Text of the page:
FOR SEVERAL DECADES, textbook publishers followed the same basic model: Pitch a hefty tome of knowledge to faculty for inclusion in lesson plans; charge students an equally hefty sum; revise and update its content as needed every few years. Repeat. But the last several years have seen a shift at colleges and universities—one that has more recently turned tectonic.
In a way, the evolution of the textbook has mirrored that in every other industry. Ownership has given way to rentals, and analog to digital. Within the broad strokes of that transition, though, lie divergent ideas about not just what learning should look like in the 21st century but how affordable to make it. …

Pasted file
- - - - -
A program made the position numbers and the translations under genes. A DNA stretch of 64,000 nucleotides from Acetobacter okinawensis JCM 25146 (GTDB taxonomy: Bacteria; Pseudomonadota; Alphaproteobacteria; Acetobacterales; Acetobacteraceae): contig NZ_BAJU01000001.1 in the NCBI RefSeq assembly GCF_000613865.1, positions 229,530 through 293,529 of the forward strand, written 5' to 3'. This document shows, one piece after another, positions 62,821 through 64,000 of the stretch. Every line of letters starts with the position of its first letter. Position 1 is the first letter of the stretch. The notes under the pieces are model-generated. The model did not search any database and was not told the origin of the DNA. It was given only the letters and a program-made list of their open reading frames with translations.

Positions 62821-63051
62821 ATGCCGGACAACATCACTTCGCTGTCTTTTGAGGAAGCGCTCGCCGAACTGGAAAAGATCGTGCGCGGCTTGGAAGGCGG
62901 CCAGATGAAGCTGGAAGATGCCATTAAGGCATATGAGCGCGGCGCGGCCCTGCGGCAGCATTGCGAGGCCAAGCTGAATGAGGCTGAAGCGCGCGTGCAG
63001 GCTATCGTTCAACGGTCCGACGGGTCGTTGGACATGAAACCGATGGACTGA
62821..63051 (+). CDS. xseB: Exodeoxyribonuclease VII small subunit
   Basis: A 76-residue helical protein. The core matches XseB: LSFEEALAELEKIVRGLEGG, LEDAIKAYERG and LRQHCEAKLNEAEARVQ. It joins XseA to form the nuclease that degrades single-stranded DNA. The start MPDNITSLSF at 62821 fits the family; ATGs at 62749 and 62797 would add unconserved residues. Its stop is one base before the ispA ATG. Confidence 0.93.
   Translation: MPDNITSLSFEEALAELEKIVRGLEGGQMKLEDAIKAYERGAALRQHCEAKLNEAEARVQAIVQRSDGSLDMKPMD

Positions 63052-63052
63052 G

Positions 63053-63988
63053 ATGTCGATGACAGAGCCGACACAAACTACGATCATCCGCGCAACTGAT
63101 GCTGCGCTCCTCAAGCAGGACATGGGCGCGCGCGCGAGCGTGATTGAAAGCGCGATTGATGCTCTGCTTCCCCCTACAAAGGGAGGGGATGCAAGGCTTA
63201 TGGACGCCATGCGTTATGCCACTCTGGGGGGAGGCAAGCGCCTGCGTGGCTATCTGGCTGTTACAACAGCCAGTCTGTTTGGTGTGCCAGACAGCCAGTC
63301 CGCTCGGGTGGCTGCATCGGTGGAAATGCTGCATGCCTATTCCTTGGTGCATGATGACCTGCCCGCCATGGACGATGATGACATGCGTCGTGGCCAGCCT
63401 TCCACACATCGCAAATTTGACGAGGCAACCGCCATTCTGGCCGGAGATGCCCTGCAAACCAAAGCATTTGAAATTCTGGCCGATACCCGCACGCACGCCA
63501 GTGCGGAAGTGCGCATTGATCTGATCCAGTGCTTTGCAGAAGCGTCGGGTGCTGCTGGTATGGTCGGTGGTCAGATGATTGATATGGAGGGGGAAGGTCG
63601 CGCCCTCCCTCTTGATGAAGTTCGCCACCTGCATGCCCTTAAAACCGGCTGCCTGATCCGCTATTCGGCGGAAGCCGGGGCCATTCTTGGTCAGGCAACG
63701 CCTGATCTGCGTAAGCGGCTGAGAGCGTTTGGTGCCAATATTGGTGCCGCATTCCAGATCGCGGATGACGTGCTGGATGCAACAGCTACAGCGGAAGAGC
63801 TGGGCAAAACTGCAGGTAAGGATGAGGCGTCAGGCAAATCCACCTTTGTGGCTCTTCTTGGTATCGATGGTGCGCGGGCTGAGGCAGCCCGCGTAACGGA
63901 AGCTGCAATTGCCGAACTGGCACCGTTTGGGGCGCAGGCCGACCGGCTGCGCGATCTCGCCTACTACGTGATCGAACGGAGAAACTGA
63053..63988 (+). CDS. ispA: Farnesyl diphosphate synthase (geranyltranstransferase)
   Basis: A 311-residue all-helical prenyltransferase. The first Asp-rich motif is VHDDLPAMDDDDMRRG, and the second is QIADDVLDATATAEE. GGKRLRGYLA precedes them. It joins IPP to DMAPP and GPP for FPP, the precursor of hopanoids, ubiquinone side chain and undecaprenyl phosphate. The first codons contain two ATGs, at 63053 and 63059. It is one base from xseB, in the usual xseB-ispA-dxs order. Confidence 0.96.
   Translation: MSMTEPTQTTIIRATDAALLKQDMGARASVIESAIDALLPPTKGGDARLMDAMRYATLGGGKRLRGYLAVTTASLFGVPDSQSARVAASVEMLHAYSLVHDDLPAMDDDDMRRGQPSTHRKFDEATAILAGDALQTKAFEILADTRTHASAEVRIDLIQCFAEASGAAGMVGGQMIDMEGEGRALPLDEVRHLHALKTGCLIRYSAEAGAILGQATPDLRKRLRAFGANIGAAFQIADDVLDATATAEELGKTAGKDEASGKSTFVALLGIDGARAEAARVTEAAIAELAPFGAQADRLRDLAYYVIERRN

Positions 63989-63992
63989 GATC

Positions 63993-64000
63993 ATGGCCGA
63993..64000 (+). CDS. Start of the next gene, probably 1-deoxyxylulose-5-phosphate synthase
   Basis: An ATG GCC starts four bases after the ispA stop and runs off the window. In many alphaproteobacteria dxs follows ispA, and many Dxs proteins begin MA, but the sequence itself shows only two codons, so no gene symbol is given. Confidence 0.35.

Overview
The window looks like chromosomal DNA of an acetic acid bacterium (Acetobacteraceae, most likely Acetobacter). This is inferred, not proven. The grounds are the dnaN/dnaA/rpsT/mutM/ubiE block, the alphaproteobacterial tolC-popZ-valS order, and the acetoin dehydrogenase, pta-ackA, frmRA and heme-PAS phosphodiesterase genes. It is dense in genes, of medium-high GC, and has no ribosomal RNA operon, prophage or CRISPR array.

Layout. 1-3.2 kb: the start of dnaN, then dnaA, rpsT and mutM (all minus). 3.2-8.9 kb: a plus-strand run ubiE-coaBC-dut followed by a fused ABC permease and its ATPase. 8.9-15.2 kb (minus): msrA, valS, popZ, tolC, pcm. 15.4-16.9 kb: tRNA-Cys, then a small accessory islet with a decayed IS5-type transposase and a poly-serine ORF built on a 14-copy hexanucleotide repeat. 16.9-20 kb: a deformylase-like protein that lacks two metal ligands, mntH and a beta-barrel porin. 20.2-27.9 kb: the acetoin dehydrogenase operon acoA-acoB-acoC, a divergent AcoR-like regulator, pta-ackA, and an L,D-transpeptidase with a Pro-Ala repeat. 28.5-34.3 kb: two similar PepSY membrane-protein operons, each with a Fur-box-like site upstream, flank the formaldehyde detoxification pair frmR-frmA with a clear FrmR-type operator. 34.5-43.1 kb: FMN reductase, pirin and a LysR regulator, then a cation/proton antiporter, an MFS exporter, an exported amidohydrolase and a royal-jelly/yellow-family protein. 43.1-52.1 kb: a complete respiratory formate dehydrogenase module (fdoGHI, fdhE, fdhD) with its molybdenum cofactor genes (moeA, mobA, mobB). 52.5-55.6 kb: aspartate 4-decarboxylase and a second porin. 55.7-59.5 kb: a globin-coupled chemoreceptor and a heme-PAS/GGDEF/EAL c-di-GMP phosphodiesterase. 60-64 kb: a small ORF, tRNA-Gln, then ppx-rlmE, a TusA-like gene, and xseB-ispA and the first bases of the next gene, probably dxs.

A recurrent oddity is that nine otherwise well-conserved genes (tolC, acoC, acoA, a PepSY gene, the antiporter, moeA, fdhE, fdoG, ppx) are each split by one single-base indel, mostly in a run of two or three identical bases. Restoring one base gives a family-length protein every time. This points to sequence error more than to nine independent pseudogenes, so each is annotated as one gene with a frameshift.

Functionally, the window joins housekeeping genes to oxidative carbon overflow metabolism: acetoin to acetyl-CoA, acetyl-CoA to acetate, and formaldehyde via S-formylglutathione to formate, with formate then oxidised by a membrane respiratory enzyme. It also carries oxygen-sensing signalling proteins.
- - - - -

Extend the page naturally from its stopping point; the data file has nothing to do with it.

This article in Wired Magazine by Brian Barrett develops and comments on the recent transformation of school textbooks.
Continue reading “Is Digital Democratic?”
It has been a concern for years and I have tried to spread the warning in earlier posts, but here we go again.
Texas represents two major themes in this controversy. First, being the second most populist state in the union, Texas commands a major role in the content and publication of learning materials, not just in Texas, but throughout the country: after all, publishers don’t want to lose profits by printing one textbook for Texas and another for the rest of the United States.
I didn't read in my history textbook about the Japanese
internment until I was about to graduate from college (and even
then the book we used was banned from the public High Schools).
The irony here is that my father enjoyed dividing his time between
his lounge chair and taking long drives all over the southwest.
I had seen the remains of the internment camps and was aware of
the fact that my country wasn't always exceptional .. or even
Continue reading “Erasing U. S. History”